Have you ever heard the term "The Bel Air Circuit"? For the 300 people out of Earth's 7,000,000,000 who have the studio connections and a compliant D-Cinema commercial "home theater" in their homes, the Bel Air Circuit allows one to watch first-run movies as a day and date release. Interested in seeing Skyfall, the new Bond film? Just call up and order the same hard drive that a Cineplex would order, and you are in business. Have a 2K or 4K projector? Then you are going to see at home - pixel for pixel - the same master quality version of the movie that's running in a commercial theater. Today, this is about the coolest idea to hit home theater, but then again, it's only relevant to those people who can get the studio accommodation that allows them access to the content, and they are, respectfully, a tiny audience of very connected Hollywood and tech types. To use a golf analogy, it's the Augusta invite for the world of home theater, as there are about 250 members at Augusta National and chances to play there don't come up too often, but when they do, it's not something that you'd want to miss.
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For those who are one-percenters but not packing enough Hollywood swagger to get on the Bel Air Circuit, there is a new service called Prima Cinema
. This hardware and download solution allows you to buy a $35,000 black box (kind of reminds you of Faroudja, doesn't it?) that can download first-run movies on a day and date basis for a mere $500 per movie. The advantage is that you don't need to be Steven Jobs or Bob Iger to get access to the movies - you just have to be filthy rich to get into the ultimate home theater game. NBC/Universal and Best Buy invested $5,000,000 into the Manhattan Beach, California company to see if Prima Cinema can develop a supplemental stream of income outside of the theater and home video markets.
Realistically, nobody we know (okay, I know one person) is ever going to get the Bel Air Circuit installed in his or her home. And unless you're loaded with Sultan-of-God-Knows-Where money, $35,000 for an AV component, plus $500 per movie, is a stiff price to pay for day and date movies. Hell, that makes a Kaleidescape Blu-ray server
look downright affordable. But what's important to real-world home theater enthusiasts is the emerging trend of day and date, first-run movies coming home. More and more people don't like the theatrical movie experience. In our busy lives, who has time to sit through 25 minutes of previews with people chewing popcorn with their mouths wide open and kids texting endlessly from their glowing iPhones? I can still feel my feet stuck to the theater floor. The theatrical movie-going experience is just gross and our homes are not. The popcorn is better at home and doesn't cost $12 per tub. And don't even get me started on the cost of Jujubes
National Football League commissioner Roger Goodell recently said
, "One of our biggest challenges in the league is the experience at home", as 60-inch 1080p HDTVs are available for around $600 to the same ticket-buying audience that is starting to opt to watch games at home, rather than freezing their butts off at the stadium. Millions of football-crazy people have fantasy teams, and it's a lot easier to track the performance of your team's domination on any given Sunday from the comfort of your living room and via the seven inches of happiness known as a Samsung Galaxy. Technology is changing the way that we enjoy and consume content and there is no way to turn back time.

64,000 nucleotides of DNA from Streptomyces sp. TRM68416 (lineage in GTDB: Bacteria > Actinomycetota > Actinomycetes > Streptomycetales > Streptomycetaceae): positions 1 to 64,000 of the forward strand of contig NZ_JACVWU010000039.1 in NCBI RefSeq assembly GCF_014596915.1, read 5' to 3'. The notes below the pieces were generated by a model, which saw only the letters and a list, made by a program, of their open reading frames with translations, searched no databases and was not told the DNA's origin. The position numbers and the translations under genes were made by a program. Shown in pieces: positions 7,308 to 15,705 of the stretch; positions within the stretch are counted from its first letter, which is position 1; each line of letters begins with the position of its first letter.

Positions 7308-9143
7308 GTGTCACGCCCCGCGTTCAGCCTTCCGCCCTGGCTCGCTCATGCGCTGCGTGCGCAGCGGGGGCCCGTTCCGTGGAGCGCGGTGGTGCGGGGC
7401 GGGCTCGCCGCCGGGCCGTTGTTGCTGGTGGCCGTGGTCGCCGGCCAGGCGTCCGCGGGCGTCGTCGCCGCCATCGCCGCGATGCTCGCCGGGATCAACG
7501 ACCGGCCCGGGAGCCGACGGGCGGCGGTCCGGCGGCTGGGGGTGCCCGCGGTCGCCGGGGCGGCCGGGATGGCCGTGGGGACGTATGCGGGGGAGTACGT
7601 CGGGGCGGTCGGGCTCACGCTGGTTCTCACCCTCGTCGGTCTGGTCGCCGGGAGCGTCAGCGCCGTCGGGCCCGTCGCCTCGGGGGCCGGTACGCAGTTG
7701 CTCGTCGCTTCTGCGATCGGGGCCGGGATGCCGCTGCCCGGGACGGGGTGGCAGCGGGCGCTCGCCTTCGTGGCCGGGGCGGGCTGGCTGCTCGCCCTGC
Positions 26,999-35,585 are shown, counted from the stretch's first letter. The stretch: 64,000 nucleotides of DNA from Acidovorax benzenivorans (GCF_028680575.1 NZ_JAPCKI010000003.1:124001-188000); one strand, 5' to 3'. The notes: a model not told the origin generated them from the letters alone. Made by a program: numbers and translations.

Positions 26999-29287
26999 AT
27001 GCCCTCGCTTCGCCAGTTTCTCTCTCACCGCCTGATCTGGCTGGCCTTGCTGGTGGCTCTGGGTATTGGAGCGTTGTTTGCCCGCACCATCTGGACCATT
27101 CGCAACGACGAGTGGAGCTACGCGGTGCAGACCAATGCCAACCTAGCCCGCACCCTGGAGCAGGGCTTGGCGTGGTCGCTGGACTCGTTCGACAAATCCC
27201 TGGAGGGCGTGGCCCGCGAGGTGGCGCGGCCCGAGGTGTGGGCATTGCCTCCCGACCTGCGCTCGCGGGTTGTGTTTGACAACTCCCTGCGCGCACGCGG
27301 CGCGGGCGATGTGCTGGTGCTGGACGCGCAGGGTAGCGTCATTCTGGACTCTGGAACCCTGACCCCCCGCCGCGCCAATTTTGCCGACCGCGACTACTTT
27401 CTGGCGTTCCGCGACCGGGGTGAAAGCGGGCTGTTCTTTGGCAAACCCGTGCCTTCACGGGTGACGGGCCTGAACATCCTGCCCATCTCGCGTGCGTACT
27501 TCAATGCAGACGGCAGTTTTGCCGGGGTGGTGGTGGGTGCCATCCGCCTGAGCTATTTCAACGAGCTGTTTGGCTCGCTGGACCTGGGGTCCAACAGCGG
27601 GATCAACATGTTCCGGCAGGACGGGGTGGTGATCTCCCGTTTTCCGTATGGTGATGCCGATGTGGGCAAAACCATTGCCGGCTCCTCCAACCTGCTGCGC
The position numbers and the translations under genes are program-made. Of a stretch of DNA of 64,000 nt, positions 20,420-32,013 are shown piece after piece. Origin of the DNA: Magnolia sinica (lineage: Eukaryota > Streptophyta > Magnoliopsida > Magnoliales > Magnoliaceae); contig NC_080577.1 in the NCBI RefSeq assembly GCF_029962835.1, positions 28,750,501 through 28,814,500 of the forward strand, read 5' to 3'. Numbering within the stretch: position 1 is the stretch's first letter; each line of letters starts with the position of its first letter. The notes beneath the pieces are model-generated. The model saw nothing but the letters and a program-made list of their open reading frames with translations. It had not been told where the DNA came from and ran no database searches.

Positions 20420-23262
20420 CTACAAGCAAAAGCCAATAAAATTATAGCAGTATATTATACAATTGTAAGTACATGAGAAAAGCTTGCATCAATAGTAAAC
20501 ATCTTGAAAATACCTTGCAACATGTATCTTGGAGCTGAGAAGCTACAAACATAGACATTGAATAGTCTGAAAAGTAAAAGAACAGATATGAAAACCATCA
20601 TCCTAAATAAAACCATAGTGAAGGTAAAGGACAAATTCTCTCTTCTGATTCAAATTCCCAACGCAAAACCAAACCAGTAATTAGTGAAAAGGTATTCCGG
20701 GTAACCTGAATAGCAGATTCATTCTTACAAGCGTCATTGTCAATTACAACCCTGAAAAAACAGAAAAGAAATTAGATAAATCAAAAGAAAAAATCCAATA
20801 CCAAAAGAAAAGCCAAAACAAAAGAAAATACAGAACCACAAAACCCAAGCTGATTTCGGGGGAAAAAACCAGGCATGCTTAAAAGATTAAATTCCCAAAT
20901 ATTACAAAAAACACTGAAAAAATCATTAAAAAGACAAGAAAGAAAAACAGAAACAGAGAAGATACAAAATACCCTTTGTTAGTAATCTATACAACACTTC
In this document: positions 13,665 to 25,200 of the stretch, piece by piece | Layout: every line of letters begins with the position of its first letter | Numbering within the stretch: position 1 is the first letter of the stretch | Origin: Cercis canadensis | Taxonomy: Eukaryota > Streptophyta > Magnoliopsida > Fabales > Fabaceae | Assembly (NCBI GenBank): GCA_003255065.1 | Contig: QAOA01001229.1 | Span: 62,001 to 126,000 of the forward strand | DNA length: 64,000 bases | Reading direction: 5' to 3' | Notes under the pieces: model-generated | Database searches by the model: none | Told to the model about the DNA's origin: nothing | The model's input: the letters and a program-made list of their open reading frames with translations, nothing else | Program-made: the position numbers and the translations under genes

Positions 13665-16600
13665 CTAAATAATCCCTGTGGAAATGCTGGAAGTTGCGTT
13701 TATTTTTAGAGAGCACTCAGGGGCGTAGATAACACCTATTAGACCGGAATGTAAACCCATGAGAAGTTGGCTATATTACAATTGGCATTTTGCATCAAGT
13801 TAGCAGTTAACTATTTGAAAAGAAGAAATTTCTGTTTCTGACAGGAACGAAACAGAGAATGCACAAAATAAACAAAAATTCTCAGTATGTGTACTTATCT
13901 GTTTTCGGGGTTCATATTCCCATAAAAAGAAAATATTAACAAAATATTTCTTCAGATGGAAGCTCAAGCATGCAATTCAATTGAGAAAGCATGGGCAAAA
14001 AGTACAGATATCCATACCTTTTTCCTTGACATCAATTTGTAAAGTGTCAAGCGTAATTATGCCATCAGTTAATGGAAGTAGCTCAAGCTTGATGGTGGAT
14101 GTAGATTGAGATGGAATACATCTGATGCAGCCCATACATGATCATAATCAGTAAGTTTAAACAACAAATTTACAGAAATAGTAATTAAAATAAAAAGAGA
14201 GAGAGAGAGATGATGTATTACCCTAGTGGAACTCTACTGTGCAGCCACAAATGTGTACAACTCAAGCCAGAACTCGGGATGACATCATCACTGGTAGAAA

The theatrical movie theater is in the same business model death spiral that newspapers, print magazines and encyclopedias are on, and it's not pretty. Home theater electronics are getting bigger, better, more powerful and less expensive, which makes a mainstream consumer's man cave more and more cool with every product cycle. Today's streaming movies and music from places like Netflix, CinemaNow, Pandora and so on are convenient, but aren't really that compelling, due to a lack of quality and timeliness. Blu-rays and video games, as well as the occasional HD music download, are quite enthralling, but there isn't enough content for many hardcore AV fans. The best content requires us to wait in a market filled with I-must-have-it-now consumers. Day and date HD movies could be plugged into mainstream content pipelines like DirecTV (a reported 30,000,000 users) and even larger cable providers, like Dish Network and elsewhere, creating a more profitable revenue stream for studios, as well as opportunities for them to sell home video copies of the same movie. Imagine if last weekend you paid $50 for a 1080p, 7.1 home theater experience of Skyfall
and, after the movie, you could download a code to get a Blu-ray combo pack, complete with Ultraviolet, DVD and other supplemental goodies at a discounted price and or before the disc goes on the market. The studios would have made two sales, while providing you with copy-protected versions of the movies that you love best on a schedule that meets your demands. Day and date HD movies are a total game-changer and it's starting to look like they're coming to a plasma screen in a living room near you. The only bit of bad news about it is for the companies that make their living mainly by selling soda, popcorn and overpriced movie tickets.